Current policies also suffer from a flawed analysis of the problem. The prevailing assumption is that opium farmers are getting rich off these crops, and that has led policy-makers to conclude that the best way to curb the activity is to destroy the crops. In fact, most farmers make very little off their poppy crops; most profits are collected higher up the chain, by the traffickers and warlords who, in turn, intimidate peasants to continue farming, in part by forcing them into debt.
Crop eradication efforts – themselves inadequate in Afghanistan – do more to economically devastate the most vulnerable than they do to dismantle the industry. Once crops are destroyed, drug prices go up; with nothing to farm, farmers cannot pay off their loans. Some Afghan farmers have resorted to selling their daughters to settle debts. Desperate farmers usually return to growing poppy as the only viable way to escape the debt cycle.
The implications of a growing opium industry in Afghanistan are profound. The industry threatens the country's prospects for economic and political development and empowers those groups seeking to undermine Afghanistan's reconstruction efforts.
Afghanistan's warlords largely reap the rewards of this lucrative industry, helping to solidify their control of rural regions and making it difficult for the central government to function. Cross-border trade has a spillover impact in neighbouring states; it has fostered internal conflict and institutionalized corruption in Tajikistan and Turkmenistan. Both countries' governments sift profits from drug sales. Without a meaningful effort to address poppy farming in Afghanistan, further destabilization of the region seems inevitable.
This problem demands a more nuanced and sophisticated strategy. Current proposals call for a more aggressive crop-eradication effort and discount the potential of alternative crop programs, arguing that few other crops compete with opium in terms of profitability for farmers. U.S. and British assistance for alternative crop-development programs in Afghanistan are woefully inadequate. Farmers must be encouraged to make a lasting transition to licit farming activities, through, say, increased access to credit and alternative livelihoods. Security must be improved throughout Afghanistan, and coalition forces should have an explicit mandate to aggressively tackle crops, production and trade.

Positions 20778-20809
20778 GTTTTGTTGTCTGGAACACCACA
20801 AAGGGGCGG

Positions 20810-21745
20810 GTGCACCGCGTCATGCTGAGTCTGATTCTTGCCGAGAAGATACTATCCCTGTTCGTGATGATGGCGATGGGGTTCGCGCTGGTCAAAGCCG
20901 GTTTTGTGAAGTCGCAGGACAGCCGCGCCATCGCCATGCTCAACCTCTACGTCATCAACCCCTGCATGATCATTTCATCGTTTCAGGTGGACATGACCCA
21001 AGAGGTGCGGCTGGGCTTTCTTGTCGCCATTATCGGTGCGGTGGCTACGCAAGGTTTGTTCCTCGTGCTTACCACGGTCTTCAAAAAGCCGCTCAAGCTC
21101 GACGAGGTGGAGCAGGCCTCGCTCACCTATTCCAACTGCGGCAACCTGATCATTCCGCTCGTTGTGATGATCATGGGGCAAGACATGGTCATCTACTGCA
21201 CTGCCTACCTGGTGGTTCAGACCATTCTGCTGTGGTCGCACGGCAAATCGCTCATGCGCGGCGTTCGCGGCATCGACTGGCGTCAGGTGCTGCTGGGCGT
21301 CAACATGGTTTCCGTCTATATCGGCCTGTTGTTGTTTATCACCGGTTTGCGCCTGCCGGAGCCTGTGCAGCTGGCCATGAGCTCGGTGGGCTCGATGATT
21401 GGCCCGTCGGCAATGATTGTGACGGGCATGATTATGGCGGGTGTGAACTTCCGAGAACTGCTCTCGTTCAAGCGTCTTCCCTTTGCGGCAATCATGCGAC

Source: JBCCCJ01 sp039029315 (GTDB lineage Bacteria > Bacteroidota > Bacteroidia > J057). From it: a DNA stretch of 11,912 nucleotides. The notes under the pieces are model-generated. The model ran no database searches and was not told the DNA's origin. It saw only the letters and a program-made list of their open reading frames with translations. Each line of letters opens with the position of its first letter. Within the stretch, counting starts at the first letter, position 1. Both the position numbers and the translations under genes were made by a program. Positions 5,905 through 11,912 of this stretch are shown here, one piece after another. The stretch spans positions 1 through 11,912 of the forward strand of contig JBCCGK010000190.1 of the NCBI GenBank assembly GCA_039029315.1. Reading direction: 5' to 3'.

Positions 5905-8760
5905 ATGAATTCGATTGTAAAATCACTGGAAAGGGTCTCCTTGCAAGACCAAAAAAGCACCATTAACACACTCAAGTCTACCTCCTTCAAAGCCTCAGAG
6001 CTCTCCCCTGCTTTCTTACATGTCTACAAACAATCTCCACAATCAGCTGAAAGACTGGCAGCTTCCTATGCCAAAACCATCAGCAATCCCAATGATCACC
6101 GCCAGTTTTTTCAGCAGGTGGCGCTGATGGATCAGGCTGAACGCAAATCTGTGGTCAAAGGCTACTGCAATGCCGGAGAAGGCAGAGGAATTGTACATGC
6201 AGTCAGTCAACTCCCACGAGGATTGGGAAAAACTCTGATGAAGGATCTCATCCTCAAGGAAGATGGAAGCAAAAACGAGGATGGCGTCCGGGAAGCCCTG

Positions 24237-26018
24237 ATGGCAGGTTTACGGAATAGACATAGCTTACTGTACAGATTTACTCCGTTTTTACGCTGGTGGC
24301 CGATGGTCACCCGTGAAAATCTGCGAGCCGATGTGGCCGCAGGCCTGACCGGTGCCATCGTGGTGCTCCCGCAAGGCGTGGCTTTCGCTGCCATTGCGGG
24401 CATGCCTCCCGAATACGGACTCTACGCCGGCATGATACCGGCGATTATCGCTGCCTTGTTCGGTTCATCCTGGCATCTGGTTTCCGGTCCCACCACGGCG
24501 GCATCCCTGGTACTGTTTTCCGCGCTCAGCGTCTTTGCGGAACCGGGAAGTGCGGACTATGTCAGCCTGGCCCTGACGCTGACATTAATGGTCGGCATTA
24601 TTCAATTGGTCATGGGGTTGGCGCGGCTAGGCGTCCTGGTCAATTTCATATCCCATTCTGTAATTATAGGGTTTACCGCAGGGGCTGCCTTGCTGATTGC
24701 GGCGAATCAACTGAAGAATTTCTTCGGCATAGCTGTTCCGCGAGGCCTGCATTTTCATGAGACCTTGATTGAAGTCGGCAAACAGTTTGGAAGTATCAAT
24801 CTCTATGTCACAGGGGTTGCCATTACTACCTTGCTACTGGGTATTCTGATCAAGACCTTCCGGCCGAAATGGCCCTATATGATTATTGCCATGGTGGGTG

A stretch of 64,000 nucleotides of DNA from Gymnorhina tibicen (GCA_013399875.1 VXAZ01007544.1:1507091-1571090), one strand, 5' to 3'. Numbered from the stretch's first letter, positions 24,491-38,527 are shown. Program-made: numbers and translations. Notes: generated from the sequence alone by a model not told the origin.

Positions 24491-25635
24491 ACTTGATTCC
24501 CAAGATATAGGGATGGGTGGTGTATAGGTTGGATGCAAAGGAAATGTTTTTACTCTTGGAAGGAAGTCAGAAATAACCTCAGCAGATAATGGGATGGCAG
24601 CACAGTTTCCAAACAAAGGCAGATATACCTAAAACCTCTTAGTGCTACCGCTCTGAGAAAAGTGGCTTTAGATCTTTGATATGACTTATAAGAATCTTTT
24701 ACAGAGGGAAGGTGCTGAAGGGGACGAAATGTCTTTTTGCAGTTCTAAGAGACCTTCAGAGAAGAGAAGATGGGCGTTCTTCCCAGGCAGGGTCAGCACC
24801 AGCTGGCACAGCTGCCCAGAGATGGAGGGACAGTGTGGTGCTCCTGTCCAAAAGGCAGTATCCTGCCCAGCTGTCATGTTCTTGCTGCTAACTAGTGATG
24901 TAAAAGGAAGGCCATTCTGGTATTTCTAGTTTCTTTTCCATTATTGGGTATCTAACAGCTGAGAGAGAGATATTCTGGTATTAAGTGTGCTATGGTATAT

This is more than a U.S. problem: 95 per cent of heroin on Europe's streets is derived from Afghan poppy. But counter-narcotics efforts by the U.S. and its allies fall short. Without taking away from the importance of Afghanistan's presidential election, it is worth noting that successful reconstruction and democratization in Afghanistan ultimately depend on a reinvigorated counter-drug strategy. Otherwise, Afghanistan could well fall prey to predictions that it is destined to become a narco-terrorist state.
Bathsheba Crocker co-directs the Post-Conflict Reconstruction Project at the Washington-based Center for Strategic and International Studies. Aidan Kirby is a researcher with the project, and is a certificate student at the Institute of World Politics.